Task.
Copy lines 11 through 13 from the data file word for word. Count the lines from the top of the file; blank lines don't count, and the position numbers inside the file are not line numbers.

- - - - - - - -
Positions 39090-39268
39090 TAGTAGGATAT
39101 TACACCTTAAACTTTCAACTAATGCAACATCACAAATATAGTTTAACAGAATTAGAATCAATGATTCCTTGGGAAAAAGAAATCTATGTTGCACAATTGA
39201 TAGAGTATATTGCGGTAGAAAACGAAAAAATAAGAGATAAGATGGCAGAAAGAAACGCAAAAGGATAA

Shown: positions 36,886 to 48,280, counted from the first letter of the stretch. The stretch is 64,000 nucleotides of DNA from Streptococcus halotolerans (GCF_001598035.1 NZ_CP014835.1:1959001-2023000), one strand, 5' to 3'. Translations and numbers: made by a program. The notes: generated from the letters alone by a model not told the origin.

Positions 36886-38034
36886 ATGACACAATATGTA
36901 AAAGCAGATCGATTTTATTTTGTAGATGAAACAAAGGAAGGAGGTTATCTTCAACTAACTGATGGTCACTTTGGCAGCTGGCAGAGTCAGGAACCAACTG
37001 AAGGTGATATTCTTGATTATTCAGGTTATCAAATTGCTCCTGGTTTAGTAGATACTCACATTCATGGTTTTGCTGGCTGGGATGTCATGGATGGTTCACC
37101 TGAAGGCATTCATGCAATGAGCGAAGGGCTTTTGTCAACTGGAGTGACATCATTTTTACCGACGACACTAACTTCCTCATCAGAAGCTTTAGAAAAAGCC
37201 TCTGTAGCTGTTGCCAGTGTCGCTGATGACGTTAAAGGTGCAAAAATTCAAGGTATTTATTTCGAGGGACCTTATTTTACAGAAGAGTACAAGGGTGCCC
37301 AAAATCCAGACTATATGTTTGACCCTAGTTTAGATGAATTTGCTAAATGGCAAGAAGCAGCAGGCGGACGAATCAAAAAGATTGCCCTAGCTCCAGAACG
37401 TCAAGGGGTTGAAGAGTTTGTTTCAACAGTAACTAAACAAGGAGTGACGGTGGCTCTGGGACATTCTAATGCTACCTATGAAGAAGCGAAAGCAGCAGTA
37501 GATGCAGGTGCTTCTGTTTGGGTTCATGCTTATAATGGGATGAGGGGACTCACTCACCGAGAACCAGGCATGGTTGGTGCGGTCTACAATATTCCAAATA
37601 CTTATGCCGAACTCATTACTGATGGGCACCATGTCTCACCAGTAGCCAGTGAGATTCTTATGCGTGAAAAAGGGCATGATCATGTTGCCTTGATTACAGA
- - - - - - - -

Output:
37201 TCTGTAGCTGTTGCCAGTGTCGCTGATGACGTTAAAGGTGCAAAAATTCAAGGTATTTATTTCGAGGGACCTTATTTTACAGAAGAGTACAAGGGTGCCC
37301 AAAATCCAGACTATATGTTTGACCCTAGTTTAGATGAATTTGCTAAATGGCAAGAAGCAGCAGGCGGACGAATCAAAAAGATTGCCCTAGCTCCAGAACG
37401 TCAAGGGGTTGAAGAGTTTGTTTCAACAGTAACTAAACAAGGAGTGACGGTGGCTCTGGGACATTCTAATGCTACCTATGAAGAAGCGAAAGCAGCAGTA